I can’t really think of a justification for the out-of-the-box behavior of SQL Server as you described. As far as I know Oracle always uses snapshots for reading, so a simple SELECT can never cause a deadlock.

Come to think of it, why are you using SQL Server at all, and not something free (beer or speech, take your pick)?


Nolock is probably a reasonable solution in this case, but I’d like to point out that a deadlock can only happen when multiple resources (usually tables) are involved in simultaneous transactions. If you’ve got a SELECT that operates on tables A and B and an UPDATE that operates on the same ones, then the SELECT will grab a lock on table A, the UPDATE will grab table B, and then both will sit there while they try to get a lock on the other table. Or if you’ve got a block of statements in a single transaction, you’ll get the same effect.

If your app is denormalized to the point where you only need a single table for most queries (as many simple web apps are), you shouldn’t see deadlocks. You may want to check out your transactions and make sure they’re not doing more than necessary within a transactional block.


ceejayoz: So bitch at Jeff, since I modeled my queries on his. If my sql server queries are contaminated with MySQL results, then so are his, and my point stands.


You could use CouchDB, which uses optimistic commits and never ever deadlocks.

Just sayin.


The issue is probably going to come down to design. Is the Id/ParentId a GUID and does the table have a lot of rows? Is that select resemble the real select that is happening? Do you have indexes including a clustered? Are you sure the deadlock is caused by the select? Are you issuing the select and update in different connections?

The idea that MySQL has less deadlock issues then SQL Server based on a google search returning less results does not tell much. SQL Server is used for many more real applications then SQL Server is what it tells me.


Hey, Jeff.
If you haven’t found the exact reason why your deadlocks are occuring maybe you should try this method:

this way you don’t have to worry about running the profiler or anything else. when the deadlock happens you get the entire deadlock graph saved to a table and get a notification my mail if that’s what you wish.

This method has helped me trace a few bastardly deadlocks with great success.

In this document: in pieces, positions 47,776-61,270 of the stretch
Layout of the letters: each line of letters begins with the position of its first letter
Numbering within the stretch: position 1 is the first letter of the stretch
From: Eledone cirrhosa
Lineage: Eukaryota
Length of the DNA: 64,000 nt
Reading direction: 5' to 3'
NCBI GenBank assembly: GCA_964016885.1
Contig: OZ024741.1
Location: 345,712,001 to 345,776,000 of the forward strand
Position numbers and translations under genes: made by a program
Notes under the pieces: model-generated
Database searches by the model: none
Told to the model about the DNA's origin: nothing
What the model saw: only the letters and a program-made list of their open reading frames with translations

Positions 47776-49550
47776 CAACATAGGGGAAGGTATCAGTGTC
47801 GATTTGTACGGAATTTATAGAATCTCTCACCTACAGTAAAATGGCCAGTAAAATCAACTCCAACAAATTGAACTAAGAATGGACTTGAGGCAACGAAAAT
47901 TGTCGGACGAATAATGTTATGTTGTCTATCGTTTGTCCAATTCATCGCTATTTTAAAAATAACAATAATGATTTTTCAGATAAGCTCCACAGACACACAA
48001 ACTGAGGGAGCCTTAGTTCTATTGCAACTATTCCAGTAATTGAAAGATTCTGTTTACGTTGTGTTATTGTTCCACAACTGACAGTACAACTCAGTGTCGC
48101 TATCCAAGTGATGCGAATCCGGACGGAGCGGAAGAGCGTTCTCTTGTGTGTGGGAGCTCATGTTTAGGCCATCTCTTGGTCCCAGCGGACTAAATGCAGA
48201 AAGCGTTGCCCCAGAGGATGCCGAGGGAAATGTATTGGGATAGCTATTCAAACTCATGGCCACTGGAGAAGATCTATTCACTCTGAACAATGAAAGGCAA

hope it helps.


If your database allows you to set the isolation level as serializable, and supports MVCC, you can gain all of the safety you would need for a full banking application without getting any of the locking problems.

If the update that updates the count was still running, as long as you were careful to have the actual update of the comment in the same transaction, it would always be in sync, the comment just would not appear until the count had been updated.

A better question, however (Cobb would be proud) is why in the world are you storing the count of the replies on the post record??? The last activity and count are easily calculated using aggregate SQL functions.

There are, in effect, two issues.

  1. Your database either cannot support concurrent use well, or it is not configured correctly.
  2. You schema design looks to have some issues.


I’m no DBA, but this feels like a hack and hacks usually lead to headaches later on.


I’m a big fan of using with (nolock) hint by default.
That doesn’t mean that all queries should be written with nolock, but most of SQL queries should.
Especially for web app.

In some situations you want to be sure that your data is consistent no matter what. In this case you should use different locking hints. Which ones – would heavily depend on the situation.
You also need to clearly understand what exactly locking does.
The locking model is relatively simple, the problem is that most of locking tutorials are just terrible.

I wrote the tutorial about how to learn about SQL Server Locking: